|HSLDA||March 29, 2007|
Veterans Affairs: Another Victory for Homeschooling
On March 16, 2007, the Department of Veterans Affairs promulgated new regulations that now treat homeschools just like any other school, ending years of discrimination that questioned whether or not homeschooling was an “educational institution.” These new regulations come as a direct result of a 2004 decision in favor of Home School Legal Defense Association member and Vietnam veteran George Theiss, whom HSLDA represented in his claim for veterans benefits for over five years.
Under his military pension, Mr. Theiss was entitled to receive benefits to help care for his children as long as each was a member of his household and was pursuing a course of instruction at an “approved educational institution.”
In March of 1998, however, the General Counsel for the Veterans Administration issued an official opinion that homeschooling did not count as an “approved educational institution.” This opinion was based on a faulty interpretation of the word, institution, and its application to homeschools. In 1999, the Department informed Mr. Theiss that when his son turned 18, the additional benefits would be cut off based on the General Counsel opinion, even though Mr. Theiss was conducting a homeschool program in full compliance with Wisconsin law.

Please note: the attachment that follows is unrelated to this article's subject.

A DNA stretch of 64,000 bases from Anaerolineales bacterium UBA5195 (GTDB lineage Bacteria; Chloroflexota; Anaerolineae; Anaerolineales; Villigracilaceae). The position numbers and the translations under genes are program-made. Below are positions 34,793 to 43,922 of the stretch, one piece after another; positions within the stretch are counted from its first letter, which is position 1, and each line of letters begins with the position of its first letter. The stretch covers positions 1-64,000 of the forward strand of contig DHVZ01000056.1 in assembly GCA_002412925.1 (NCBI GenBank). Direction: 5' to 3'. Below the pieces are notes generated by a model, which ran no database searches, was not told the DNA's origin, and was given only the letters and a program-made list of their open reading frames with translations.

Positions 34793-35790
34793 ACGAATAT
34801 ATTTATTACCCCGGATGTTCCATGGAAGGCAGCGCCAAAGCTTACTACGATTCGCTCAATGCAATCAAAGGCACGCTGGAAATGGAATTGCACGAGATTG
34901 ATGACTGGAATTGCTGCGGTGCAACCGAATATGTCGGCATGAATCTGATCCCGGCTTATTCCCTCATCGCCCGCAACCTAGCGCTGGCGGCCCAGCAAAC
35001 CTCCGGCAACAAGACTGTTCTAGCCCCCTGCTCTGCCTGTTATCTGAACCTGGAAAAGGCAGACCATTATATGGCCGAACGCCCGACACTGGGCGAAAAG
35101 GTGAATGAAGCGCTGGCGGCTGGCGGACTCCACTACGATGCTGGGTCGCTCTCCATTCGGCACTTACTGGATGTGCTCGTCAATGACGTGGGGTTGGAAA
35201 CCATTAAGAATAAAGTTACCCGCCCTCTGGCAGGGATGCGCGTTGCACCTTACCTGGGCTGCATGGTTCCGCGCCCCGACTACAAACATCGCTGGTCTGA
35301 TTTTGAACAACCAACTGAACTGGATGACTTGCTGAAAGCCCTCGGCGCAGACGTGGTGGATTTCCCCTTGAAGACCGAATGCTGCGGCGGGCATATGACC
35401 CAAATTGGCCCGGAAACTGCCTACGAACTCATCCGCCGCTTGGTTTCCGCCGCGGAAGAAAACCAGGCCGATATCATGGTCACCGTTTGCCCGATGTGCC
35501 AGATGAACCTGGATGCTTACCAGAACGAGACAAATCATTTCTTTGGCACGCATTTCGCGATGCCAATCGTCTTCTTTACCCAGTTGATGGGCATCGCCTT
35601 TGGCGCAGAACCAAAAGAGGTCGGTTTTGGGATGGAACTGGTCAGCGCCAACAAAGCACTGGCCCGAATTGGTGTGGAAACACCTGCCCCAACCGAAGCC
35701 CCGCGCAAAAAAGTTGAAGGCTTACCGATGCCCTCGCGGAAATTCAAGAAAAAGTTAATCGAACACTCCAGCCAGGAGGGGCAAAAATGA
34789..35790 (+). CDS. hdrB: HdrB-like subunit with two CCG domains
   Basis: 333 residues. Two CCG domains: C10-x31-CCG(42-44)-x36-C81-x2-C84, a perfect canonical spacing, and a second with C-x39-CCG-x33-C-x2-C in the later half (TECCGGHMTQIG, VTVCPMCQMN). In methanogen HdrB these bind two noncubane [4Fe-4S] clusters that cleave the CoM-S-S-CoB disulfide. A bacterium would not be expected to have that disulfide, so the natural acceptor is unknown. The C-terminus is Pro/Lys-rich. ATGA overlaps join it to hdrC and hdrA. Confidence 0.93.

HSLDA took Mr. Theiss’s case through an administrative hearing and into the U.S. Court of Appeals for Veterans Affairs. On July 27, 2004, the Court of Appeals for Veterans Affairs released its decision in Mr. Theiss’s favor, criticizing the General Counsel both for its “narrow” definition of “educational institution” and its failure to present a “rational, comprehensive explanation” for not considering homeschooling an educational institution.
On November 18, 2004, the Court of Appeals actually revisited its previous decision, answering the VA’s petition for reconsideration with overwhelming support for HSLDA’s position and for homeschoolers across America. This order of the full court was unanimous in denying the request for review. It was clear from this decision that the Department of Veterans Affairs would have to revisit its regulations and turn a more favorable eye on homeschoolers.
The regulations promulgated on March 16, 2007 resulted from both HSLDA’s win in Mr. Theiss’s case and the work of HSLDA’s Federal Relations Department in providing the Department of Veterans Affairs with language and input that would correct this issue.
These new regulations specifically include homeschools under the description of “educational institution,” stating that “the term also includes home schools that operate in compliance with the compulsory attendance laws of the States in which they are located, whether treated as private schools or home schools under State law.” As of March 16, 2007, the discrimination that brought Mr. Theiss through five years of litigation to receive the benefits he deserved has been effectively terminated.